The strategy has been somewhat similar with the Muslim question. The Centre promulgated a law against triple talaq in order to mobilise Muslim women as a separate constituency, as against the Muslim men. It attempted to appropriate gender justice to in essence weaken and humiliate Muslims. It wished to project the Muslim community as ‘backward’ and ‘medieval’ in continuing with practices such as triple talaq. But the provisions of the law, on one hand, criminalised husbands who gave triple talaq and did not provide for any support or alimony for women abandoned by their husbands. Those who protested against this as unjust were projected as playing politics of appeasement, and protecting their vote-banks. It sought to project Narendra Modi as an emancipator who is struggling to undo the perversity of vote-bank politics, while the opposition and Muslims themselves were pulling the narrative back.
Right-wing strategy is alerting us to internal fissures that had arrested larger solidarities. It is building the legitimacy of its majoritarian politics on the sectarianism of secular-progressive politics. It is in fact posing a challenge to the ‘old’ kind of Left-secular politics by appropriating them and highlighting its inconsistencies and internal fractures. Majoritarianism, therefore, cannot be fought unless we begin to understand this double-edged strategy. Merely critiquing majoritarianism without internally mobilising these differences in a non-sectarian mode will only further strengthen and embolden the project of right-wing cultural nationalism.
It is enhancing and sharpening ‘internal’ differences in order to create new legitimacy for a stronger national unity that can iron out legitimate cultural differences. The more internal differences are projected as illegitimate or are projected as issues that cannot be resolved through political dialogue and commonness of purpose, political legitimacy for an undifferentiated cultural nationalism will only grow.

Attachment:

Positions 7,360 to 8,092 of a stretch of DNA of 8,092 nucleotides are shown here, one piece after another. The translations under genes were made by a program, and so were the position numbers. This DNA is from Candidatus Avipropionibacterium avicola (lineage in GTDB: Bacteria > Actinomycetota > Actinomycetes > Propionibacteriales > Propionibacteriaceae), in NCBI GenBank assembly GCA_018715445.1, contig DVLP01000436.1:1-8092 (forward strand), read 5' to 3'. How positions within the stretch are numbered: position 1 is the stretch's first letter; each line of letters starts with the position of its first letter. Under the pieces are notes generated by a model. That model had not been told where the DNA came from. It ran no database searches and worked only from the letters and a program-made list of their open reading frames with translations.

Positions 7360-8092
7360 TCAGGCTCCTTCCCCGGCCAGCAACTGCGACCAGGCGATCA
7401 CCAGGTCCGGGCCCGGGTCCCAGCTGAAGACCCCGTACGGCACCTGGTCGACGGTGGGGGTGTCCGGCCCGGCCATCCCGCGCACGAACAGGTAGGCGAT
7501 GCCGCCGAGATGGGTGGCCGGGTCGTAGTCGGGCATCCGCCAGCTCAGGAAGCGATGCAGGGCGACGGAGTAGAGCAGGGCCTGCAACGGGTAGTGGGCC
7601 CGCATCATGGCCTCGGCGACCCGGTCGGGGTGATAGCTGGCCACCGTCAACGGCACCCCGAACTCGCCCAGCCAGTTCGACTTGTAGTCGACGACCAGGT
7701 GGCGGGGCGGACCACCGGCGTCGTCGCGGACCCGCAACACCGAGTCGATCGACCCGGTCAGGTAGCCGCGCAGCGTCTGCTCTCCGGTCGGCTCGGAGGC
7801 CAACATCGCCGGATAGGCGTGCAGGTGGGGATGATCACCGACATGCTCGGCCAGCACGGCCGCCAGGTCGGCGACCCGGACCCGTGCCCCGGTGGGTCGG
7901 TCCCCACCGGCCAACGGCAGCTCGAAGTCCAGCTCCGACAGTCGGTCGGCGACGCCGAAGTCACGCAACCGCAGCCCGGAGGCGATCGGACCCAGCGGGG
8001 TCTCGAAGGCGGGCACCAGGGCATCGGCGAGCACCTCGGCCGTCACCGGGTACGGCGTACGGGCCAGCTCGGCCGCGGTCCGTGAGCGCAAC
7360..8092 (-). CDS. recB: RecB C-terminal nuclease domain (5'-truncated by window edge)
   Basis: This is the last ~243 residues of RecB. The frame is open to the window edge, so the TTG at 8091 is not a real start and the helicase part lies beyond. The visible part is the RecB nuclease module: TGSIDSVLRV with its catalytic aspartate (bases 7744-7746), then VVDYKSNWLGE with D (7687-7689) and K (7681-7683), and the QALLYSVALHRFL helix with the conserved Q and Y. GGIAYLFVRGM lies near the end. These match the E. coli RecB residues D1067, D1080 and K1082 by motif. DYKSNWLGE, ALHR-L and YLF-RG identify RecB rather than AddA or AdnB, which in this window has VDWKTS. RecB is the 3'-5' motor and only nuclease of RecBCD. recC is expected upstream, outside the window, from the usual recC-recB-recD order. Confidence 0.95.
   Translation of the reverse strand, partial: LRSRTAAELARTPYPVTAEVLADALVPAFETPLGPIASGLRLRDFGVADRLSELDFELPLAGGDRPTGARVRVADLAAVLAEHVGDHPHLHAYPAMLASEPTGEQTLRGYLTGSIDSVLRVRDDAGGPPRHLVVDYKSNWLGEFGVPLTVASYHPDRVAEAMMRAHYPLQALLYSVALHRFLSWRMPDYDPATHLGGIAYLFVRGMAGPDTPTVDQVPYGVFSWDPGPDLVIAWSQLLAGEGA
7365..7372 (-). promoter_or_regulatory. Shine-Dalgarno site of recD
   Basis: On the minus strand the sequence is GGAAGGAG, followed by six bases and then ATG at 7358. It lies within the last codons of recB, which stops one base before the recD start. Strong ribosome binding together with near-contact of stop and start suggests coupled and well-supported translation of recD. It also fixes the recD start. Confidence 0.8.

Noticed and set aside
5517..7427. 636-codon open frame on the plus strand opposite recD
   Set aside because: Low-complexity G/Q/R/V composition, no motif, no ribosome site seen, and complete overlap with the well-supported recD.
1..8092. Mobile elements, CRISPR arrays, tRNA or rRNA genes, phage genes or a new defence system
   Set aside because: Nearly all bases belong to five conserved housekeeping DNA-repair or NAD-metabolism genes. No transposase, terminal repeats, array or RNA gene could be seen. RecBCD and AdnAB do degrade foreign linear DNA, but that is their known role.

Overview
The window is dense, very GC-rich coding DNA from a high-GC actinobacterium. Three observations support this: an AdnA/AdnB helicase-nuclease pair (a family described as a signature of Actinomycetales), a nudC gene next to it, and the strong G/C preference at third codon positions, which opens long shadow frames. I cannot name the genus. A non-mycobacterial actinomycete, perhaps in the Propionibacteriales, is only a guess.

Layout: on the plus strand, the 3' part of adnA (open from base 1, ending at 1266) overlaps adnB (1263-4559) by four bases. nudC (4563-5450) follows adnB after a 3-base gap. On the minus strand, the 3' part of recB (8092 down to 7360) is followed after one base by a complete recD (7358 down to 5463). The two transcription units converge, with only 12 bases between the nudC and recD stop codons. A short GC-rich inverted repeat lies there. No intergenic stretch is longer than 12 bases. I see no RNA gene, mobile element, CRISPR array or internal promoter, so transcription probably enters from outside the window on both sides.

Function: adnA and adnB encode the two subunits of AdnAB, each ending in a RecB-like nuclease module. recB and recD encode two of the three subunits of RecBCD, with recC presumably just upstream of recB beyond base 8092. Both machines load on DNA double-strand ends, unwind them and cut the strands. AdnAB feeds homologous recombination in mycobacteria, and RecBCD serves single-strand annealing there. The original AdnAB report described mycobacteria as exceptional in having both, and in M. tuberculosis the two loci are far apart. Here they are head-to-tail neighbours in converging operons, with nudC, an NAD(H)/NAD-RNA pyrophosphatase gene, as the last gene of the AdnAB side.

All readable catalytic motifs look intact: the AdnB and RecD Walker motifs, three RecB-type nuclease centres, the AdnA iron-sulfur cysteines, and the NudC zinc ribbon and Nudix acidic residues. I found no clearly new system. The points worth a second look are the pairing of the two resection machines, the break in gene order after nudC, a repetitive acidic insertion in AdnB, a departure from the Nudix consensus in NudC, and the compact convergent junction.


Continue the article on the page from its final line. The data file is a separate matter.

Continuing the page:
Cultural nationalist upsurge is actually challenging us to shift to a new language and imagination of politics. It is therefore important to defend Anand Teltumbde, not merely to protect his human rights against trumped up charges, but it is also important in order to create a new texture of politics. The sharp question it is posing is can the identity version of Dalit-Bahujan politics, including mainstream electoral versions of Mayawati and Chandra Shekhar Aazad, protest the unjust impending arrest of Anand Teltumbde, even as they may continue to disagree with his brand of anti-caste politics? Can they see him as a friend even as they disagree with his Leftist class politics? Similarly, what alternative politics can the Kashmiris forge that can be critical of local politics based on ethnicity and patronage, yet make legitimate demands with India? How can Muslims be open to addressing issues of gender, caste and class-based discriminations, even as they protest majoritarian exclusion, instead of remaining in mere denial?
Cultural nationalism of the right is reminding us of ‘our’ own majoritarian and sectarian tendencies internal to our politics. It is in fact mocking the essence of progressive politics that dithered to raise these internal issues in the name of justice. Whether or not we are able to defend Anand Teltumbde raises this pertinent question. The right is confident that we cannot succeed; what is our response?
Ajay Gudavarthy is associate professor, Centre for Political Studies, JNU.